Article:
The Talent

March 6, 2011 11:22 PM

Law School Deception, Part 2

Posted by Steven Harper

The National Law Journal recently published its annual list of "go-to" law schools--those that supply the most new associates to large law firms. Clearly, lower-tier students aren't alone in struggling to find jobs. One top school's ride on the NLJ law school rankings roller coaster is particularly interesting and instructive.

Northwestern University School of Law moved up from eleventh to second place on the list in 2007. The school's then-Dean, David Van Zandt, credited the "tremendous effort to reach out to employers" and the emphasis on enrolling students with significant postgraduate work experience as attracting big-firm recruiters. Last year, Northwestern took the number one spot.

But in 2010, Northwestern law dropped to eighth place--a relative decline that overall market trends don't explain, but growing class size does. Northwestern awarded 234 J.D.s in 2007; the 2010 class had 50 more at 284. One reason for the decline: misguided short-term metrics became guiding principles.

Two years ago, the ABA Journal reported that Northwestern had become one of the most aggressive recruiters of transfer students (adding 43 to the first-year class). Such students were a win-win for short-term metrics-lovers: Their undisclosed LSATs didn't count in the U.S. News rankings and their added tuition boosted the bottom line.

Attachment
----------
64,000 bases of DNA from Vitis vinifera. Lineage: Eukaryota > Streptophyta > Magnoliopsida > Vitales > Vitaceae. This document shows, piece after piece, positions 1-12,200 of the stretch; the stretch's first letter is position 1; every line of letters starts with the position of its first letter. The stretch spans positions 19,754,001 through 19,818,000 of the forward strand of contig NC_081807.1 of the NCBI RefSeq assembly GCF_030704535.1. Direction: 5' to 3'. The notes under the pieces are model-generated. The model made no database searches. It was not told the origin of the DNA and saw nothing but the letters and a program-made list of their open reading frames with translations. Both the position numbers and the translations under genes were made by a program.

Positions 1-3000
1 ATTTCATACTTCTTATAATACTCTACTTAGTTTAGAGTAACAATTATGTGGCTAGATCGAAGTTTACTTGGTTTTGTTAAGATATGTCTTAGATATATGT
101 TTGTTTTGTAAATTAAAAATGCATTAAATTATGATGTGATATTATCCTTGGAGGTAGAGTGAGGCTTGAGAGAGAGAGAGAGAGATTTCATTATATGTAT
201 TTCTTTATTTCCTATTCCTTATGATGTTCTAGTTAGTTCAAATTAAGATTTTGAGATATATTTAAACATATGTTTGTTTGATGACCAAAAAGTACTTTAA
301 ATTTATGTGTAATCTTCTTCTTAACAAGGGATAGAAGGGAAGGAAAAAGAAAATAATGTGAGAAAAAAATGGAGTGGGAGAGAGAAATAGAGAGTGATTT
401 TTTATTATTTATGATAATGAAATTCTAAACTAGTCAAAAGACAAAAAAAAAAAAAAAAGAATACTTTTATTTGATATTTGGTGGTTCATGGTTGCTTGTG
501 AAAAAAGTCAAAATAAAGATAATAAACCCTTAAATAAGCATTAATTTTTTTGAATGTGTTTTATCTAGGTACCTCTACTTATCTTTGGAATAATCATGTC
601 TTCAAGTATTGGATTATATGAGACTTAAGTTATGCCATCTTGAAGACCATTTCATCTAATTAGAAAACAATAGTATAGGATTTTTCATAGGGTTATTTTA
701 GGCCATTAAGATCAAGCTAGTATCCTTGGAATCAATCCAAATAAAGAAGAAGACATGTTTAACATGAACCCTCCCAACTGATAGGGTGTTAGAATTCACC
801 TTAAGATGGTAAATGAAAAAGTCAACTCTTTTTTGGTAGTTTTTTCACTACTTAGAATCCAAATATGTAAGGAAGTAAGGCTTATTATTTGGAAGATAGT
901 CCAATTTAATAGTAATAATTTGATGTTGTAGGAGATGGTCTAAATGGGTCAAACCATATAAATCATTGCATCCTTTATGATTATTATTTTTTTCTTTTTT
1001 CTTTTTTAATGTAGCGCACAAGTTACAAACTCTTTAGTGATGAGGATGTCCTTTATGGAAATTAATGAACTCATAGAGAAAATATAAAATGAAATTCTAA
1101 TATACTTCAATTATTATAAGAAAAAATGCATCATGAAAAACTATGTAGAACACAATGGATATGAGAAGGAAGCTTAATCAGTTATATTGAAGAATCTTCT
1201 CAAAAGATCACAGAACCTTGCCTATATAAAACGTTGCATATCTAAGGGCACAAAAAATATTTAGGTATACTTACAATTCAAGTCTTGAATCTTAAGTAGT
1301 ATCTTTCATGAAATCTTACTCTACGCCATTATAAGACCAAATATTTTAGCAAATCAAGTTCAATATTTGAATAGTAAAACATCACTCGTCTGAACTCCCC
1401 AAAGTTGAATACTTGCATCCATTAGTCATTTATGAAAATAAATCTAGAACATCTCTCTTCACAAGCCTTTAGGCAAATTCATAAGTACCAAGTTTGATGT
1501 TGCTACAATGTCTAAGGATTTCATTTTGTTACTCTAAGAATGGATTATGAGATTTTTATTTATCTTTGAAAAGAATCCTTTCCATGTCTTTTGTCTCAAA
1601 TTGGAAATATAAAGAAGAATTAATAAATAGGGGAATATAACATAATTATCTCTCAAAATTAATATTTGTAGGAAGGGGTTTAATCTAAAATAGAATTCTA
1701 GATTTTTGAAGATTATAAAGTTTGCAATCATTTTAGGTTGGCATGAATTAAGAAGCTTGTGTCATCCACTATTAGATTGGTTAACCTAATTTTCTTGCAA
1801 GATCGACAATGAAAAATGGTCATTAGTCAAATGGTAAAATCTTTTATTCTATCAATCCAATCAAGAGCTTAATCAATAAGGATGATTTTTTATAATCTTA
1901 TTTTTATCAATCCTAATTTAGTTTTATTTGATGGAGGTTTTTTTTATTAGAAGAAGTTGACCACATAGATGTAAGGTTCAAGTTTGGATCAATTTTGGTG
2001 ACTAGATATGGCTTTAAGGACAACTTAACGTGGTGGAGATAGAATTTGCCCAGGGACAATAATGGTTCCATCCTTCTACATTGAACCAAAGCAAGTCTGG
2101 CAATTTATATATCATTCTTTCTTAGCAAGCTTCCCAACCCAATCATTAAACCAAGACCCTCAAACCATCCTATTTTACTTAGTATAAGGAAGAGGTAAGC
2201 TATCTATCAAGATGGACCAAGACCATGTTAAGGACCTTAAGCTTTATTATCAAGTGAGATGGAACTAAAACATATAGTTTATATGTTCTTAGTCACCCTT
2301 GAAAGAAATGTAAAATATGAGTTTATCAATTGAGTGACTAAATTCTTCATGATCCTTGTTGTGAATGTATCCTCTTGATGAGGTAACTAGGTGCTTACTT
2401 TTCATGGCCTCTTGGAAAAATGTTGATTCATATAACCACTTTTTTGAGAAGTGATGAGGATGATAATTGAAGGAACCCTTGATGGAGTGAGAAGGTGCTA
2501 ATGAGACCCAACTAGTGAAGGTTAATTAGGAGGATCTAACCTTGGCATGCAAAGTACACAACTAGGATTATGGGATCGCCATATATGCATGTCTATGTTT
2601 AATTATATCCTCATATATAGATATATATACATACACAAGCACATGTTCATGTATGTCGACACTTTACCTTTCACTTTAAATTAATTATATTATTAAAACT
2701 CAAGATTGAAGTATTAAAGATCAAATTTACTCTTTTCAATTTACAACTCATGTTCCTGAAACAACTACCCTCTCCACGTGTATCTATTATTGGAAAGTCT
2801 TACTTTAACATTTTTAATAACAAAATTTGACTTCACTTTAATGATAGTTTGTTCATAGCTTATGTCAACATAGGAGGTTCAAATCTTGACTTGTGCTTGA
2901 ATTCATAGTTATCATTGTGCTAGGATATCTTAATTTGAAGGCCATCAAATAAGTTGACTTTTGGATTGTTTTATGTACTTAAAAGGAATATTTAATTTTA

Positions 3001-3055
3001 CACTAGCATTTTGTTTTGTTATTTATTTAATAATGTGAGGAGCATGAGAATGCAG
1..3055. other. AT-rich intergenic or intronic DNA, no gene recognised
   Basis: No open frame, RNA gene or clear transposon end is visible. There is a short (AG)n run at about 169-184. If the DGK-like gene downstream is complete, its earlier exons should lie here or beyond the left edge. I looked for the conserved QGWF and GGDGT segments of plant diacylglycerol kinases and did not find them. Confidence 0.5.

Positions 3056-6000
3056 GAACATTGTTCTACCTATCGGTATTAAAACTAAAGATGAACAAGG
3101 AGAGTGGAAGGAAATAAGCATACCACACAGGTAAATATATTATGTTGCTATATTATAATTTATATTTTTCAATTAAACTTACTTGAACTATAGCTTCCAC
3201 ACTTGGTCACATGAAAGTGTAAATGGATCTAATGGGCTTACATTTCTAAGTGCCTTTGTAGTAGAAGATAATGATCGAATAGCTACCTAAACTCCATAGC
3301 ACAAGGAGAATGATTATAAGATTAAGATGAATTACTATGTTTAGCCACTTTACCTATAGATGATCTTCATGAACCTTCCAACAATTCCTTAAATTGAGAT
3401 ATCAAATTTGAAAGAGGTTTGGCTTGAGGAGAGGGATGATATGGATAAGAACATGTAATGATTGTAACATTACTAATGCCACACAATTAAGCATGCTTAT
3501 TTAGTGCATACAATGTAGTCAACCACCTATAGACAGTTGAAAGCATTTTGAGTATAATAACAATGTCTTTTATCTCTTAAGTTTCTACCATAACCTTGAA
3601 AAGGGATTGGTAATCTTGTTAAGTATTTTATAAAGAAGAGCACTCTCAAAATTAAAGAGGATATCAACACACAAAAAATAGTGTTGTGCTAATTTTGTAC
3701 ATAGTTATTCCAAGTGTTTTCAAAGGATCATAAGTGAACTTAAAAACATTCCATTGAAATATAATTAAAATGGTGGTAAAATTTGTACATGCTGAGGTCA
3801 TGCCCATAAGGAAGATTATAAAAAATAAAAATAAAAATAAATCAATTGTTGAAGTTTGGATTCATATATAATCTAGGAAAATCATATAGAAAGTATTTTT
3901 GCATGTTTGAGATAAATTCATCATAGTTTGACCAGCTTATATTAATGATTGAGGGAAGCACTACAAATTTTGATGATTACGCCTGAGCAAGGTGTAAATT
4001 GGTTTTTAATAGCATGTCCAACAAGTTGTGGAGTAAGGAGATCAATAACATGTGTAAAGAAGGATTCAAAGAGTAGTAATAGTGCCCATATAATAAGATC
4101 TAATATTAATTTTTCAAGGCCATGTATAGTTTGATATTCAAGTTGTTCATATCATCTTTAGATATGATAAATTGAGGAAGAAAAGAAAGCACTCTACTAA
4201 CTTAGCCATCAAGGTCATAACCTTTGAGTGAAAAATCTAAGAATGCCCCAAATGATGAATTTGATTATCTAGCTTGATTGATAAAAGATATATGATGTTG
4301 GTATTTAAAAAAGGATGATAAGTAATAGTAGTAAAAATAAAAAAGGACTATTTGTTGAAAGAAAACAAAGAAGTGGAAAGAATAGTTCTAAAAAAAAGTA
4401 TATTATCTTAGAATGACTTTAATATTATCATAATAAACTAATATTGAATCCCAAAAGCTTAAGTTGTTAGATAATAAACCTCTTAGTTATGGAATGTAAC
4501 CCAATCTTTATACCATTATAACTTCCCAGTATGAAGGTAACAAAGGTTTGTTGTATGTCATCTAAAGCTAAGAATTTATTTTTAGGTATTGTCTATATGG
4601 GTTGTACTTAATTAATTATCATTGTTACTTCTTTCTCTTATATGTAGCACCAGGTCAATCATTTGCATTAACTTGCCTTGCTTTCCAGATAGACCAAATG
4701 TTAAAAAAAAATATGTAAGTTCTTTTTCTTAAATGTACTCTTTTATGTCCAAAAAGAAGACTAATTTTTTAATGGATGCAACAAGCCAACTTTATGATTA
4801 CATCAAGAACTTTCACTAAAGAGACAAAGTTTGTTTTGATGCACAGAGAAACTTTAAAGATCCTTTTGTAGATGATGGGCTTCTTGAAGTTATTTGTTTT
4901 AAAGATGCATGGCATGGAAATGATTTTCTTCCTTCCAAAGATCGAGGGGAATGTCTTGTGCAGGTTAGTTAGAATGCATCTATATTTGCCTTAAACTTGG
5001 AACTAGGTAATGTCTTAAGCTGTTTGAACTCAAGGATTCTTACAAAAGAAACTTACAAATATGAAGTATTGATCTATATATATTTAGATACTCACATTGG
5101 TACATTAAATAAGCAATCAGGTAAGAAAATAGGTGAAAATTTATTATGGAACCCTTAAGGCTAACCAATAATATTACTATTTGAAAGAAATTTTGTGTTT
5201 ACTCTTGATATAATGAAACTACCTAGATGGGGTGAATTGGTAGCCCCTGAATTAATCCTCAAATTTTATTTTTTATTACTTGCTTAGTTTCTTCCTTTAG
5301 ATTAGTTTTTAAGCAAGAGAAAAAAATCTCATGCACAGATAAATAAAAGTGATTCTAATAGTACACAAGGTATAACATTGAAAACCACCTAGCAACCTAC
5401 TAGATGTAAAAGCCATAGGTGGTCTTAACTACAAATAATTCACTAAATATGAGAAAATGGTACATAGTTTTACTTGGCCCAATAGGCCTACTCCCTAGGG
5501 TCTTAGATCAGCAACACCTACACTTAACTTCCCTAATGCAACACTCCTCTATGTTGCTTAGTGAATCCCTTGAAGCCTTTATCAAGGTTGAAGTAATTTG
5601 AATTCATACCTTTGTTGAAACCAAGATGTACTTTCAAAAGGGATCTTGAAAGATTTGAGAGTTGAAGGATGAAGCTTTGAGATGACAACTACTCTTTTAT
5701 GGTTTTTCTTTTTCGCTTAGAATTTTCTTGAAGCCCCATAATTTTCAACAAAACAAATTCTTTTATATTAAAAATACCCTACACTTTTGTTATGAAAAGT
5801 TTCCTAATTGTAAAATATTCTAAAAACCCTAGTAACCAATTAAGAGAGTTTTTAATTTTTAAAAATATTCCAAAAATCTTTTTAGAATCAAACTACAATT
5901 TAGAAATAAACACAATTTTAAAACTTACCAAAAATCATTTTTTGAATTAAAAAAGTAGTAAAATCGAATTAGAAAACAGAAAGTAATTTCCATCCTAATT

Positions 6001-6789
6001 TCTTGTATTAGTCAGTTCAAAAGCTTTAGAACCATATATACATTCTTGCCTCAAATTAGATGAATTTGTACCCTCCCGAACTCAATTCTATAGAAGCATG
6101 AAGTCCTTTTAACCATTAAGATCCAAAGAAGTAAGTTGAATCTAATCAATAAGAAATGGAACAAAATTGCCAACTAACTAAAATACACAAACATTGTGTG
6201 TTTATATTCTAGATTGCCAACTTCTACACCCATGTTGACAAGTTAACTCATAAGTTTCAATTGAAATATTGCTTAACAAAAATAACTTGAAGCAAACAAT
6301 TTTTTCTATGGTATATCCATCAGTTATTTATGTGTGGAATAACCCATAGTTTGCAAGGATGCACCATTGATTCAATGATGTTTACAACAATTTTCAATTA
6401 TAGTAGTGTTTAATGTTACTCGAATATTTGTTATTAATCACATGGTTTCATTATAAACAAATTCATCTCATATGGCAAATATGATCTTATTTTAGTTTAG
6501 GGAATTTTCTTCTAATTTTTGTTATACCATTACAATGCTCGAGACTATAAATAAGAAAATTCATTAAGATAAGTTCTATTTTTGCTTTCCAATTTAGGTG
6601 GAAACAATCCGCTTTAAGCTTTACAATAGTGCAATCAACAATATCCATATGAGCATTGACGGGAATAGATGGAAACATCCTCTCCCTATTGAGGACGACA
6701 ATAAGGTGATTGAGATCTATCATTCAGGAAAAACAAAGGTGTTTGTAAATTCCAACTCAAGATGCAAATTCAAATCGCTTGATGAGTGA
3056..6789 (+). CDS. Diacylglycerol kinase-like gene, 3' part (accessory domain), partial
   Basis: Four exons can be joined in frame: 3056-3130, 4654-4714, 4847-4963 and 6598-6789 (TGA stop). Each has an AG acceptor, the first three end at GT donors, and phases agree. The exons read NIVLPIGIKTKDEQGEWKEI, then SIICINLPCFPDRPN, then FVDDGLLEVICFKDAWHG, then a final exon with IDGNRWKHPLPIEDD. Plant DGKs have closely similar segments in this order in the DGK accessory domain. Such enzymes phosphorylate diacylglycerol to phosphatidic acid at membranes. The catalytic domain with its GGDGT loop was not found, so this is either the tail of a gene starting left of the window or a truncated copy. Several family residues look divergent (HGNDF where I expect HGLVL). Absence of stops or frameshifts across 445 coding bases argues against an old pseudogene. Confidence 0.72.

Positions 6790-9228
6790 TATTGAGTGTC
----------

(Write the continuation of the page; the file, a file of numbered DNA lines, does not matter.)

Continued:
Meanwhile, Northwestern's "go-to" position could continue dropping next year because the class of 2011 will include another new contingent--the first group of accelerated JDs. That program emerged from focus groups of large law firm leaders--part of the dean's outreach program--who helped to shape Northwestern's long-range strategic document, Plan 2008, Building Great Leaders for the Changing World.

That leads to another point: leadership. Defining a law school's proper mission is critically important. There's nothing wrong with getting input from all relevant constituents, including large law firms. But retooling a curriculum to fulfill big law's stated desires for associate skills is a risky undertaking.

In February 2010, Van Zandt explained his contrary rationale during a PLI presentation to large-firm leaders. Simply put, he saw starting salaries as setting the upper limit that a school can charge for tuition. Accordingly, attending law school makes economic sense only if it leads to a job that offers a reasonable return on the degree's required financial investment. However valid that perspective may be, the slipperiness of the resulting slope became apparent when Northwestern's laudable goal--updating curriculum--focused on satisfying big firms that paid new graduates the most.

Tellingly, in the ABA's Litigation quarterly, Van Zandt explained that high hourly rates made clients "unwilling to pay for the time a young lawyer spends learning on the job…As a result, the traditional training method of associate-partner mentoring gets sacrificed." Law schools, he urged, should pick up that slack.

But the traditional training method gets sacrificed only because the firms' prevailing business model doesn't reward such uses of otherwise billable time. Rather than challenge leaders to reconsider their own organizations, ones that produce staggering associate attrition rates and many dissatisfied attorneys, the dean embraced their short-term focus--maximizing current year profits per partner.